A tough as nails private investigator (Malone) squares off with gangsters and their thugs to protect a valuable secret. Malone goes through hell to protect the information but he dishes some hell as well...
The scrapbook of most teenagers shows family members and friends at a picnic, at the high school basketball game, at Disneyland. Morris Bird III's, however, paints a different picture. This... See full summary »
Robert J. Emery
Waxman is a former Special Forces soldier who is now working as a heavily armed assassin for a top secret government agency. When a covert mission goes terribly wrong, Waxman and fellow assassin Clegg become that agency's prime targets.
It's a dirty and profitable life of crime for the car thieves known as "choppers." It takes speed, nerve, and know-how, but add murder and an undercover cop into the mix and it can get pretty explosive.
The true story of Tony Fingleton, a young man from a troubled family who found the inner strength to become a champion. Always overshadowed in his father's eyes by his brothers, it is only when Tony displays an extraordinary swimming talent that he feels he has a shot at winning his father's heart.Written by
In the movie, Tony competes in the 100-meter backstroke, winning a silver medal at the Empire Games in 1962. In 1962, the Empire Games swimming events were measured in yards, and Tony won silver behind another Australian in the 220-yard event. When he is later told that "your event was today" in reference to the 1964 Olympics, it refers to the 200-meter backstroke - the 100 wasn't contested in Tokyo. See more »
[after losing to John]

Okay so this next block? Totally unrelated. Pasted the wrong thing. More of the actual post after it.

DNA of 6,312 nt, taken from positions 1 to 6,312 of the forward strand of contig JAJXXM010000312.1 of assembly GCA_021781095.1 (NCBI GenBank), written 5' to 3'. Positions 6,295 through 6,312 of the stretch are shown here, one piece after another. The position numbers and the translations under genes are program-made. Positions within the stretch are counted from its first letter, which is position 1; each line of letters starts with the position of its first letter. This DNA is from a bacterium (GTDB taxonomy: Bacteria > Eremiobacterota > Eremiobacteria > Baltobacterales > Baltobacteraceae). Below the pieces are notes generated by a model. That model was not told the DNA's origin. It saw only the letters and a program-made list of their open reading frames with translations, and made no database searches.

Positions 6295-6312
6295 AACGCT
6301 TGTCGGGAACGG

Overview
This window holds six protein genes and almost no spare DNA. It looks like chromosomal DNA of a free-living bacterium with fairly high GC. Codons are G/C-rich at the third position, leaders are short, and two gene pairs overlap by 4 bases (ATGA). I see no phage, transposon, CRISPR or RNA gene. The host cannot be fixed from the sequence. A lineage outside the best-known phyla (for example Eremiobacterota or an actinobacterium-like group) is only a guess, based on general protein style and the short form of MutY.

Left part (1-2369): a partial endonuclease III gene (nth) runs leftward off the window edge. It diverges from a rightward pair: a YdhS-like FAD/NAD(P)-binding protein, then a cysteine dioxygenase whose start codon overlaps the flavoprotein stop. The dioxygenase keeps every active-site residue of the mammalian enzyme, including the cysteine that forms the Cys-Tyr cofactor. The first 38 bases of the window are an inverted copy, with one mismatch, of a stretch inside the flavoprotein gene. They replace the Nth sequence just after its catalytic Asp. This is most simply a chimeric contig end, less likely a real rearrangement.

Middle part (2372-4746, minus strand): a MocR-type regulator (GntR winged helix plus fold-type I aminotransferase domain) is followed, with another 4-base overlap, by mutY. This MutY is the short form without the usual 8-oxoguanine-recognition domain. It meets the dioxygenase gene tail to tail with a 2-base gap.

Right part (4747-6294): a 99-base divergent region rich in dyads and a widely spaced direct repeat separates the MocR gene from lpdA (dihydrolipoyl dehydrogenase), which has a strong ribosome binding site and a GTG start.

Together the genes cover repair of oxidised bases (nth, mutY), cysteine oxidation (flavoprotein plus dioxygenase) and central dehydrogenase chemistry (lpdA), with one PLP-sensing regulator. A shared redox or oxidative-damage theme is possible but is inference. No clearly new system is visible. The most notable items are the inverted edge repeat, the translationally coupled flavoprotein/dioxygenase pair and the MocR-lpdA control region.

You reckon I could swim from here to America?
You just gonna sit here feeling sorry for yourself?
No, John's the star. He's a better swimmer than me. He always was. He's good, Mum. John's number one.
You know it's just one race. There's gonna be plenty of races for you.
Mum, it's too late, all right? How many years have I been swimming? I wanted to win a medal. I wanted to be a champion and win a medal at the Olympics.
You know? You know, I wanted to BE somebody.
Oh, you ...
[...] See more »
Jesse Spencer is wasted on TV. He is a phenomenal actor. I was dazzled by his performance. Judy Davis, is, as always, top drawer. Although I don't much like Geoffrey Rush, I can't complain about his acting. I probably don't like him because he almost always plays characters with few redeeming qualities. Anyway, although the story is hard to watch for people who grew up in alcoholic or abusive homes, it is realistic and well-done. The family dynamics are portrayed so profoundly and truly that the swimming competitions, although central to the story, don't dominate in a boring way. Jesse's character, Tony Fingleton, is trying to succeed at something in life, despite the constancy of his father's hateful abuse. Tony never gives up, even in the face of hurt and betrayal.
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